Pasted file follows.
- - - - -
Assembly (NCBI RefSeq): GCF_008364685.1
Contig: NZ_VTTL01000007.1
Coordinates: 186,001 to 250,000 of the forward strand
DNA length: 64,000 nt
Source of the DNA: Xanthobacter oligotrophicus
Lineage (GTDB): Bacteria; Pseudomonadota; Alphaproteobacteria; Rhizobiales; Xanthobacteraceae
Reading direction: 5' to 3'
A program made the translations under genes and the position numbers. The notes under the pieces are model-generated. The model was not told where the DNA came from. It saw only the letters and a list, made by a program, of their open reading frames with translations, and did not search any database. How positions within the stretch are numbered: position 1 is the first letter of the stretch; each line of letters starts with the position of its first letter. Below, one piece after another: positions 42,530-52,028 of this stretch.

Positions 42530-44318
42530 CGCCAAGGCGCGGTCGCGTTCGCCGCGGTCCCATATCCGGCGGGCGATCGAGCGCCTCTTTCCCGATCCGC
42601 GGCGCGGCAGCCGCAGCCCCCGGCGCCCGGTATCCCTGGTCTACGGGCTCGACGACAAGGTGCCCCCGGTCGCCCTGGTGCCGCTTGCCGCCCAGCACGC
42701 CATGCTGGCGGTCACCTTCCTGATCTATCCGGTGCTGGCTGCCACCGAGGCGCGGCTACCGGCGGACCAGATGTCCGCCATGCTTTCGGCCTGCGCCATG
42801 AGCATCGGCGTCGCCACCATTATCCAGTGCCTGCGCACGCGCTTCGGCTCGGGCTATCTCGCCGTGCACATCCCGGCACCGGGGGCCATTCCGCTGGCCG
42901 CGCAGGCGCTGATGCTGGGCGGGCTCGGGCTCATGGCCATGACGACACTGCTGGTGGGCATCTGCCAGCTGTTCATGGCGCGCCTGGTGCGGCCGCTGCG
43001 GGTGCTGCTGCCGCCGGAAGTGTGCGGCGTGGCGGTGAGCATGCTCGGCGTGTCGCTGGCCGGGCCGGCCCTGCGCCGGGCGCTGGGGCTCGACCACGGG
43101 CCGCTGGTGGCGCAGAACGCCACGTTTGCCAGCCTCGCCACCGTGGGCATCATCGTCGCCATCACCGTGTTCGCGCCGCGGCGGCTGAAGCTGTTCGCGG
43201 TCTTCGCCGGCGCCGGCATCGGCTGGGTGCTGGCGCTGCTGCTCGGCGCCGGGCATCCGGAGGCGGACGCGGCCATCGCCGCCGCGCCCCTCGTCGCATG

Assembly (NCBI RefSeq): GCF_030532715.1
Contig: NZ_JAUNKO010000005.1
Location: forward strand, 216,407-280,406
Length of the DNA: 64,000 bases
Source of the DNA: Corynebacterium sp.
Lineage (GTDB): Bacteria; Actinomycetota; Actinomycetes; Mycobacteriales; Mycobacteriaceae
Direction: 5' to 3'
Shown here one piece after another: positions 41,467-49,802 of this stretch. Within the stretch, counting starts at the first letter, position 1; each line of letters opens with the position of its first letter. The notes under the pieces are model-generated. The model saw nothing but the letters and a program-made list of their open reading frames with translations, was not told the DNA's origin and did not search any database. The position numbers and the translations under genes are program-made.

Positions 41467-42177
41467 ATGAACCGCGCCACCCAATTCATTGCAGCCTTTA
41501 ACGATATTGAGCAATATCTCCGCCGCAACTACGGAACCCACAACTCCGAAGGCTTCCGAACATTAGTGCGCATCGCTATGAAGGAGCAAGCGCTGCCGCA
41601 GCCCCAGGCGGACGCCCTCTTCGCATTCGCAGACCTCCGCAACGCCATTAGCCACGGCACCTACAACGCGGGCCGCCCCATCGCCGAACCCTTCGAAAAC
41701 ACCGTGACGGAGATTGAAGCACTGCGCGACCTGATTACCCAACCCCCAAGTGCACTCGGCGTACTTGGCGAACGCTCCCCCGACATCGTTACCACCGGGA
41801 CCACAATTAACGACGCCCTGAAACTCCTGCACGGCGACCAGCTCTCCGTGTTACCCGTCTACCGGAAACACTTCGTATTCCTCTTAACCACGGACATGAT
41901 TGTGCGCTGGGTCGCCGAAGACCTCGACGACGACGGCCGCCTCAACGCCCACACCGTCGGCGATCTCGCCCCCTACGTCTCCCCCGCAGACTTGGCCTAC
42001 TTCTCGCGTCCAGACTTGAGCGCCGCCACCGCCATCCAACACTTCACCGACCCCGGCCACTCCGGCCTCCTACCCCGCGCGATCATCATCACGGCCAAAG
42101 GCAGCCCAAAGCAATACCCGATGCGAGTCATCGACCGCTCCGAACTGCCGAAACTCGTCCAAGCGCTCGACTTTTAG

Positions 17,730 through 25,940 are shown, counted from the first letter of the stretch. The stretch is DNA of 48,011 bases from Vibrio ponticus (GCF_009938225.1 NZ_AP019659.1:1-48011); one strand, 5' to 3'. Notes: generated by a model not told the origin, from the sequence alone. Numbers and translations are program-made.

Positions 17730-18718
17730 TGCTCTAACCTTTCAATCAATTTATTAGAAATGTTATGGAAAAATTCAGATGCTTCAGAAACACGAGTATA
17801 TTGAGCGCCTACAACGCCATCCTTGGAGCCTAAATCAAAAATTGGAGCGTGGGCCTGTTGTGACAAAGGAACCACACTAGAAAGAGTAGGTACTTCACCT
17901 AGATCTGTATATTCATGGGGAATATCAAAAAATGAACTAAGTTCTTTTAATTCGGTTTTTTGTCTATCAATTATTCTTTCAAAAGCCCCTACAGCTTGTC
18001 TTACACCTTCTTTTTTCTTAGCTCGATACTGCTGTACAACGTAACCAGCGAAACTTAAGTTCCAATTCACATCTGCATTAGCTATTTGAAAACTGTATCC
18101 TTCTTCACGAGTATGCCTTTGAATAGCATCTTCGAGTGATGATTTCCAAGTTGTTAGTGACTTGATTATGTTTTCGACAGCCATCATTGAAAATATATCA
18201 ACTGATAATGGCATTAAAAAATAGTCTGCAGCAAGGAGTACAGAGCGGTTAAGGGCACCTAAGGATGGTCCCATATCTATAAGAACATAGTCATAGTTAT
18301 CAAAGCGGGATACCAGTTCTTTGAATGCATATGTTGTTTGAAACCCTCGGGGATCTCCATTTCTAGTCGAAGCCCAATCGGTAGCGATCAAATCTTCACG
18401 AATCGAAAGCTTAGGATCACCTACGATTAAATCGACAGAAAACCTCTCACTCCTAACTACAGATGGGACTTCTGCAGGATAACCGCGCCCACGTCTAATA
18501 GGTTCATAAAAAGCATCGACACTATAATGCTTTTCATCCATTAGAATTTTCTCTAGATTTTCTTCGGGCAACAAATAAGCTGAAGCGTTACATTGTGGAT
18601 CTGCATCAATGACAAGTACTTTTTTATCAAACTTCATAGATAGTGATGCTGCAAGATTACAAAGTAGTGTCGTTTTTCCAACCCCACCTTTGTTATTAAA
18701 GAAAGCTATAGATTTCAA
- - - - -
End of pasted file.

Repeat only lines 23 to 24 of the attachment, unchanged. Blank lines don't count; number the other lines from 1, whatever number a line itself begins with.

Lineage (GTDB): Bacteria; Actinomycetota; Actinomycetes; Mycobacteriales; Mycobacteriaceae
Direction: 5' to 3'